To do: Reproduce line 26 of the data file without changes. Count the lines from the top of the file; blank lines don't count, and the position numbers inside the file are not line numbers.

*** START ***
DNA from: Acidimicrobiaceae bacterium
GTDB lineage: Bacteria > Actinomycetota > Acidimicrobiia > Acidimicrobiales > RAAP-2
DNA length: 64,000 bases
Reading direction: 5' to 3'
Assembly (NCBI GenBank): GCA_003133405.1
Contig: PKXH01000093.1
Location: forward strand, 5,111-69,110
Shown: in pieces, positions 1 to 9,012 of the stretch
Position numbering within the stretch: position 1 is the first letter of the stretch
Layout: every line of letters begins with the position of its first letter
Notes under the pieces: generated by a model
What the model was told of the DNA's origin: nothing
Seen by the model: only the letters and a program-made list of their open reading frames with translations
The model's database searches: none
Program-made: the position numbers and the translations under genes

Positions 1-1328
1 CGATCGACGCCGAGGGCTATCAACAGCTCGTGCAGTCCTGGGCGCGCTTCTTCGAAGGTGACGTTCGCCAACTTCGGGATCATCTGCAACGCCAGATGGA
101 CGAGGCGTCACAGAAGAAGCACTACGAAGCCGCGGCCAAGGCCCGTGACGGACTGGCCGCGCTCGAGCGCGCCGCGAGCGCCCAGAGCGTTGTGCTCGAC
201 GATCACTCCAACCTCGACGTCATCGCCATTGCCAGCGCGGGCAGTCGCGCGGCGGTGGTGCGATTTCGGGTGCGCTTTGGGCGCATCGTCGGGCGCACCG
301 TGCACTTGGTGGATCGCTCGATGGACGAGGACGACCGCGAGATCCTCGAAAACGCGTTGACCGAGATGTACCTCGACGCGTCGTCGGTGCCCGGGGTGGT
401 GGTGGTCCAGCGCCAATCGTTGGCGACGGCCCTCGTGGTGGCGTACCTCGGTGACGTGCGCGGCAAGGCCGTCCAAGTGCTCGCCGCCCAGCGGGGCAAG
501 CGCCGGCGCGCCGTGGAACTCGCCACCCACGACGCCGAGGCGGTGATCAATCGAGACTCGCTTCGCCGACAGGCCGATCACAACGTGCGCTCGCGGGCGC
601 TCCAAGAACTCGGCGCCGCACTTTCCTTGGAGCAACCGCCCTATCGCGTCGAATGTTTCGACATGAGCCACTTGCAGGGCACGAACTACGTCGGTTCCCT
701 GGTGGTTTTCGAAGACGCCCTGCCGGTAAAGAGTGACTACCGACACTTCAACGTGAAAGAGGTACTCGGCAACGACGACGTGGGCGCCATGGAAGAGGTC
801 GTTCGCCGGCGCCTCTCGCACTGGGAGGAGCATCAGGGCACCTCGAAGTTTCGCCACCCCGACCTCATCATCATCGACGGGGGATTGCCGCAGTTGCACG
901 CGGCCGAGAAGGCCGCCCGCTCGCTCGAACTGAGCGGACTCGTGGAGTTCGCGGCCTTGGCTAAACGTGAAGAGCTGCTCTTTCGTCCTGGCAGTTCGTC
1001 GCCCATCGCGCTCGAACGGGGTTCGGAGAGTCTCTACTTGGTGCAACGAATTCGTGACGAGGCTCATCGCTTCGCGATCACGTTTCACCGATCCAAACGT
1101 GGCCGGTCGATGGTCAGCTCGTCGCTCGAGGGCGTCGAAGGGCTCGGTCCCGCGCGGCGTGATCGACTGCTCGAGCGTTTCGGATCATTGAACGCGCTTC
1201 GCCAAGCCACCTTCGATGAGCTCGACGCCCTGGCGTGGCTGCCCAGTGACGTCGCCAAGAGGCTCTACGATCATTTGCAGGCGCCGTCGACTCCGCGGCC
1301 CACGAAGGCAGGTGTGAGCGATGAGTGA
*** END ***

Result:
901 CGGCCGAGAAGGCCGCCCGCTCGCTCGAACTGAGCGGACTCGTGGAGTTCGCGGCCTTGGCTAAACGTGAAGAGCTGCTCTTTCGTCCTGGCAGTTCGTC